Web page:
Posted in | Nanomaterials

NIST Issues a Brand New Reference Material that Helps in Toxicological Study

The NIST has introduced a new nanoscale reference material that is actually a commercial titanium oxide popularly known as “P25.” After some careful modifications to the titanium oxide, the product is offered in its nanocrystalline form and available as a dry powder. This new form of nanomaterial in white pigment can be used as a sterilizing agent, photocatalyst, and as an ultraviolet blocker in sunscreen lotions.

TEM image shows the nanoscale crystalline structure of titanium dioxide in NIST SRM 1898 (color added for clarity.) Credit: Impellitteri/EPA

The National Institute of Standards and Technology (NIST) is widely known in the chemical market as a manufacturer of Standard Reference Materials (SRMs). The Institute offers around 1,300 SRMs that are released into the market after they have been satisfactorily passed through standard quality check. These reference materials are useful test samples for checking the quality and accuracy of instruments and test methods. The SRMs find their application in industries such as electronics, clinical chemistry, clinical forensics, environmental monitoring, and in manufacturing industries.

Mr. Vincent Hackley, the NIST chemist assures that the chemical does not contain any toxicant and assures that it can be safely used in any environmental study that focuses on the study of morphologic, elemental composition, and surface area of any nanomaterial under concern. To assist in its proper use, NIST also has developed protocols for properly preparing samples for environmental or toxicological studies.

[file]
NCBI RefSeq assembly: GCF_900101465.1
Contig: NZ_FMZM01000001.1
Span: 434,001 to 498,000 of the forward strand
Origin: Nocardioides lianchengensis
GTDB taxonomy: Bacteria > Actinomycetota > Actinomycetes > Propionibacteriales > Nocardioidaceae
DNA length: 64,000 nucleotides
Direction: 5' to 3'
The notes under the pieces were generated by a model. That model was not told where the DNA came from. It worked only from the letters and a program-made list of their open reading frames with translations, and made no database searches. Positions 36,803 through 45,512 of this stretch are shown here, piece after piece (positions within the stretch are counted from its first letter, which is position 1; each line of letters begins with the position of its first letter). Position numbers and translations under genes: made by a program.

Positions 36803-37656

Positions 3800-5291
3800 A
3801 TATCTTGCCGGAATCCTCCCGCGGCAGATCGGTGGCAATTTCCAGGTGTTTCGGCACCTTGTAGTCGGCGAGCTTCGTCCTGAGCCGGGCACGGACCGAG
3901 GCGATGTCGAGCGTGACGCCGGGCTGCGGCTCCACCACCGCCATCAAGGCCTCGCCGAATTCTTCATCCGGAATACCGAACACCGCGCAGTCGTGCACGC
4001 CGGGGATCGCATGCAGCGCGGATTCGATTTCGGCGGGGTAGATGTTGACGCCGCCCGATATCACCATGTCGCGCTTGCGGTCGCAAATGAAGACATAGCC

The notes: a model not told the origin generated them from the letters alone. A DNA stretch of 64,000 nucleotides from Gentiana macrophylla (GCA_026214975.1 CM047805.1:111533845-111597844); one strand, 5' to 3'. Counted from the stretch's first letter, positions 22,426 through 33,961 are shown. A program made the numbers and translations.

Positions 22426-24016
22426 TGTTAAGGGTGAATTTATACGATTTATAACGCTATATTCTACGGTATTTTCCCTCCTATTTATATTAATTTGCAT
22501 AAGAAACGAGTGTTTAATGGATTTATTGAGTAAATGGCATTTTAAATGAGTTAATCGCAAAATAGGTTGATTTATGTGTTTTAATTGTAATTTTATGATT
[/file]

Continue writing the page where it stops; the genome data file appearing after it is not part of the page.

The Brunauer-Emmet-Teller (BET) gas sorption method remains as the standard method for checking most of the analytical instruments. The new NIST reference material is suitable for this BET method. The nanoscale reference material is focused on checking the impact of nanomaterials on the safety, health, and environmental factors. By carefully following the standard protocols devised by the NIST in the proper handling of the new product, samples for environmental or toxicological studies can be successfully prepared.

Source: www.nist.gov/srm/index.cfm

G.P. Thomas

Written by

G.P. Thomas

Gary graduated from the University of Manchester with a first-class honours degree in Geochemistry and a Masters in Earth Sciences. After working in the Australian mining industry, Gary decided to hang up his geology boots and turn his hand to writing. When he isn't developing topical and informative content, Gary can usually be found playing his beloved guitar, or watching Aston Villa FC snatch defeat from the jaws of victory.

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